The police department in Guthrie, Oklahoma, recently purchased an armored vehicle through a military surplus program.
The Mine-Resistant Ambush Protected vehicle (MRAP), which was once used in the Middle East, was purchased with $2,000 in stolen seized drug money (civil asset forfeiture, anyone?).
Some might think that’s a pretty good deal – the military pays around $730,000 for each MRAP.
Police Chief Damon Devereaux is pretty excited about the department’s new toy.
He told News9 that the vehicle is going to be a useful tool:
It’s the best way to put people in harm’s way safely. Or get them out of harm’s way.
If we have a subject that’s in a house that’s barricaded in the house, a bad guy, we can drive this to the neighbor’s house to get them out safely we can use it to get close to the house to start communication with them.
He told Fox25:
This vehicle is able to go through four to five feet of water and our tactical team’s gonna use it for high risk drug warrants.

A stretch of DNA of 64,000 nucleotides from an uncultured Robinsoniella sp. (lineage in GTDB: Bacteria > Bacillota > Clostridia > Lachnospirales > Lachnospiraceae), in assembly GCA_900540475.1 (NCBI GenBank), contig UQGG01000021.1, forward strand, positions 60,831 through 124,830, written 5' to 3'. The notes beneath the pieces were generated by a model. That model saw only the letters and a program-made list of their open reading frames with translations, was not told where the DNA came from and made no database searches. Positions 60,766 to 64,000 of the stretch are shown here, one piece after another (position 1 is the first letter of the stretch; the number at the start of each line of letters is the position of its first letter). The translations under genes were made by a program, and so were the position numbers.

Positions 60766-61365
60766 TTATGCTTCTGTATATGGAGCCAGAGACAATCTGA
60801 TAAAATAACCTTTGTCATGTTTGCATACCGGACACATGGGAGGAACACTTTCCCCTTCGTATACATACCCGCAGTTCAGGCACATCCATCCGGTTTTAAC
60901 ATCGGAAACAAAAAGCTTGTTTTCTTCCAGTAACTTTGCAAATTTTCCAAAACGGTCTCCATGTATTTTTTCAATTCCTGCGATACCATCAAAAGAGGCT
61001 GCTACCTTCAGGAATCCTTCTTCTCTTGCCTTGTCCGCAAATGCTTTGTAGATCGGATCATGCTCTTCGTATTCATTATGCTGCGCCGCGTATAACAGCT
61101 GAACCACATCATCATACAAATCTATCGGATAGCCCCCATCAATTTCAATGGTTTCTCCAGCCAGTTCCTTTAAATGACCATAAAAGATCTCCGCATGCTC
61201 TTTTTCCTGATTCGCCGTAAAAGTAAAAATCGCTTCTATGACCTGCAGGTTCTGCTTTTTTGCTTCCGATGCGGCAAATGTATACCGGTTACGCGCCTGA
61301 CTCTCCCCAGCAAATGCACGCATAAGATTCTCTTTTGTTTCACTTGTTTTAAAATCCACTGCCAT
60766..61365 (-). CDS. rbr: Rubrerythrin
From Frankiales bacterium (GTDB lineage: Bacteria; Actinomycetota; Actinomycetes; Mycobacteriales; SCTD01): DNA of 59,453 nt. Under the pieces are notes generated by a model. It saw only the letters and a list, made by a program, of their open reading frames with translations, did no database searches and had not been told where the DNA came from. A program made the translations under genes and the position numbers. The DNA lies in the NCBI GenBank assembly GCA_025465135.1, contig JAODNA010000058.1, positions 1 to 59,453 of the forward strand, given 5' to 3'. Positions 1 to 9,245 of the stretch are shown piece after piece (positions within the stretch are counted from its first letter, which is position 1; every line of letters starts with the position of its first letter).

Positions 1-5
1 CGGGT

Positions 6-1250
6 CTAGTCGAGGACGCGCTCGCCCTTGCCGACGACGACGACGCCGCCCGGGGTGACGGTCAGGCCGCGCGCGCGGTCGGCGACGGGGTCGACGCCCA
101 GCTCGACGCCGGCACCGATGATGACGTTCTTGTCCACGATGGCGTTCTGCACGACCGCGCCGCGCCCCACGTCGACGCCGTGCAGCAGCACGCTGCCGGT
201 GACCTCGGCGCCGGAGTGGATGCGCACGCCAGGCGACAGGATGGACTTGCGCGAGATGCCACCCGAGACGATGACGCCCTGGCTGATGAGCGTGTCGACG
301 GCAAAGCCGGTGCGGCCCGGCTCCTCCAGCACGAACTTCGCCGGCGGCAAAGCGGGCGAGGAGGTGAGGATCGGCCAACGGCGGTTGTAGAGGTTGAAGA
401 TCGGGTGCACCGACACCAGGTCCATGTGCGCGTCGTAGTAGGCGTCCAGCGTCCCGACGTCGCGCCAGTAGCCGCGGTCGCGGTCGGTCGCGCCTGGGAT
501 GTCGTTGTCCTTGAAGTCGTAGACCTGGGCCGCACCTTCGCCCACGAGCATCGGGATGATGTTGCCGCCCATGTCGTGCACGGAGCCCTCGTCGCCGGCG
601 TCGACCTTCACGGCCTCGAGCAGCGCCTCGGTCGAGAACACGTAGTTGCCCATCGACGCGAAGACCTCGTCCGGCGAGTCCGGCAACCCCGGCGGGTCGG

Not everyone shares Devereaux’s enthusiasm for the newest addition to the police department’s fleet, as Rep. Jason Murphey (R-Guthrie) explains:
A lot of taxpayers and citizens, I think, are very uncomfortable with the idea of military equipment rolling through their cities.
Does even that minimal cost justify the need for the equipment? How many times are these pieces really going to be deployed?
According to USA.com, the total population of Guthrie in 2010 was 10,191. The city’s crime rate is lower than the Oklahoma average crime rate and is lower than the national average crime rate.